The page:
Lightbulb police? (was RE: Anyone off to VCF-UK)
ard at p850ug1.demon.co.uk
Tue Jun 8 13:31:25 CDT 2010
> Although in a few cases the article makes it fairly easy to figure out
> what the project needs to do. The 1974 thru ~1986 era is
There were microprocessor (and even microcontroller) projects hack then.
At least computers based round the SCMP, 6502 (Junior Computer), 2650 (TV
> all-transistor-and-TTL (with few exceptions), whereas the 1990-1999 era
> is mostly microcontroller systems with little TTL.
> Very odd for them to publish the 1990-1999 PDFs in preference to (say)
> 1974-1984 -- nearly all the transistors used in those circuits were
> "TUN" or "TUP"s; that is, Transistor, Universal, NPN or PNP
> respectively. Diodes similarly were "DUG" or "DUS" -- Diode, Universal,
> Germanium or Silicon. TTL is similarly easily available, any electronics
> hobbyist worth his salt will know that 74LS can usually be subbed in for
> straight-74xx TTL.
Indeed. And somehow I find projects using a handful of simple components
to be more appealing than just a single 40 pin microcontroller.
> > I stopped reading AP when the editor changed some years ago. Roger Hicks
> > no longer wrote an article every week, it almost totally dropped film
> > photography, and the answers to readers questions were misleading to say
> > the least (I seem to remember them perpetrating ythe myth that the focal
> > lenght of the lens affrcts perspective). Oh, and the 'classic camera'
> > articles became only 2 pages long., although even before that they were
> > somewhat lacking in accuracy.
> It's both amusing and saddening to see them publish an answer to
> someone's query one week, then publish a retraction-and-correction the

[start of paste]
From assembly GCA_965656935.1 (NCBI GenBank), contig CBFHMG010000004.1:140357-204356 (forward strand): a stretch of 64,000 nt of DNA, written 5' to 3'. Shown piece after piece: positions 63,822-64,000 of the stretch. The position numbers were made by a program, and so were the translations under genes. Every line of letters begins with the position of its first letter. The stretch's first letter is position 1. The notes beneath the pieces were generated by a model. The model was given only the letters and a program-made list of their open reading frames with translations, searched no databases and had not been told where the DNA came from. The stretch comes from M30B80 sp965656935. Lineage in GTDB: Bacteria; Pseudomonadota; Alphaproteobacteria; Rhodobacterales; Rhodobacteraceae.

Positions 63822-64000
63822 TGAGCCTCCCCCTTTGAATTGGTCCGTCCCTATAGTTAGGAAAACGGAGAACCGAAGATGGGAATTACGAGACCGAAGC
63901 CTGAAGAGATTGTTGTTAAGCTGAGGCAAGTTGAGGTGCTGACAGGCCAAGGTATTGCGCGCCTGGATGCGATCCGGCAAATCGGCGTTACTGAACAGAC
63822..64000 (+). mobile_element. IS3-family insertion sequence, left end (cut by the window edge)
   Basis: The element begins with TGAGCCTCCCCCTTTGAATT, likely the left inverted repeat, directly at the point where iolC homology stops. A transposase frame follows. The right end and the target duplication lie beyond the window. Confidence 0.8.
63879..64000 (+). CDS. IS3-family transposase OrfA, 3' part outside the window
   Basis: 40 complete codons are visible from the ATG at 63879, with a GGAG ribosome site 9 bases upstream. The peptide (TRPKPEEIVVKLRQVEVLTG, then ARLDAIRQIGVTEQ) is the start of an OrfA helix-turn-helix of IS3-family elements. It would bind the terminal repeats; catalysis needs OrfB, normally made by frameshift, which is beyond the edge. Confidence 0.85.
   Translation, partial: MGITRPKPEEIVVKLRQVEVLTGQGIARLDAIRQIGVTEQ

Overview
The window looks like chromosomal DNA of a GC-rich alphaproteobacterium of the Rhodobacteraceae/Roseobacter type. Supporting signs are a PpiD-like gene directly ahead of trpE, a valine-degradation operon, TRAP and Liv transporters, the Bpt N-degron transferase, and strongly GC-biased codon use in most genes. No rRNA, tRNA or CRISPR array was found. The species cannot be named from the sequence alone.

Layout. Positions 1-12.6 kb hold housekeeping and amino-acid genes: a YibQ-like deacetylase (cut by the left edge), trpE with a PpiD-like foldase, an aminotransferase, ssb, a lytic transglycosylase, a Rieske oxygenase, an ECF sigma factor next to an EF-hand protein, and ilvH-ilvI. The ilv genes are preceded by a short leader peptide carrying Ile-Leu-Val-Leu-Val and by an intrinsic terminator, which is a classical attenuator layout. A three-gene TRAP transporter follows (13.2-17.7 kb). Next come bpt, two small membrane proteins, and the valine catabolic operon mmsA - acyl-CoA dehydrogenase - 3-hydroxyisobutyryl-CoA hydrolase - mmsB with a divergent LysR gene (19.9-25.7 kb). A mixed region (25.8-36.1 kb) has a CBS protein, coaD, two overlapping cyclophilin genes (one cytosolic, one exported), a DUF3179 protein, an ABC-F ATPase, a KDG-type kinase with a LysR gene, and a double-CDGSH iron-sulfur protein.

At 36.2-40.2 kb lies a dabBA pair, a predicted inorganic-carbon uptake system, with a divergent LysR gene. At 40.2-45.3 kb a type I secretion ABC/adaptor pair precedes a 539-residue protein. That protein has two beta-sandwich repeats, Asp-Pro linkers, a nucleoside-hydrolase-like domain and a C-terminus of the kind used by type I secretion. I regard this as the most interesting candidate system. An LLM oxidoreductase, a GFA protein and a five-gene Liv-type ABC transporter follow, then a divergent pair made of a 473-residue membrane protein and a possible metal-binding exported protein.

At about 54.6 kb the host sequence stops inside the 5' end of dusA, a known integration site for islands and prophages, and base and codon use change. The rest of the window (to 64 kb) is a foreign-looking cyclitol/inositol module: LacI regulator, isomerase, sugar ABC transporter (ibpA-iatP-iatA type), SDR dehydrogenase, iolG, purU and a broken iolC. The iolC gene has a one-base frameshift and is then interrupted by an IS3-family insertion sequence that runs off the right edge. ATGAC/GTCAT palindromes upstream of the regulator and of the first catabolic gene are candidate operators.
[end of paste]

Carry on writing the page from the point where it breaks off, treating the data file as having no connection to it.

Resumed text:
I rememebr them saying it was better to store recharageble batteries in
the discharged state (since they then couldn't self-discharge). There my
be a battery technology where that's true, but most of the common ones
are better stored charged.
> following week. Things like suggesting RAID arrays as an alternative to
> offline backups (CD-R, DVD-R, tape, ...)
> Little hint -- what happens if there's a power spike?
Second little hint : None of my cameras has a hard disk, or a CD-ROM
> > What I do read is :
> > Model Engineer, and Model Engineer's Workshop (the latter is more
> > interesting to me, being more on workshop techniques, the former being
> > mostly about making steam engines, but you do get useful information from
> > it, which is why I read it).
> I'd really like to learn how to do some more advanced
> plastic/metalworking (and get the tools to do it).
It is great fun. The problem is the startup cost. A good lathe is not
cheap, but then again it will last all your life if you look after it.
> At high school we had a fair few wood/metalworking tools (most of which
> were in pretty good nick), a teacher who knew his stuff (IIRC he used to
> work for a metalworking company, retired, then started working as a
> teacher). We also had a headteacher who was the sort of person who'd
> make the kids run around in plastic bubbles for "health and safety"
> reasons. Design-tech and science got cut almost entirely (the latter had
> all the experiments and demonstrations cut and was turned into a lecture
> / question-and-answer / exam session)...
Do the world a favour, and put that headmaster between centres :-). A
light skimming cut should do the job...
Fortunately I managed to get away with all sorts of lethal things at
school. As I mentioned once before, when the rest of the kids were
booting spheres around areas of grass, I was making a CRT in a bell jar.
Or fooling around with valves. Or...
I learnt nothing at school that I was _supposed_ to be learning, though.
Certianly not from the so-called teachers.
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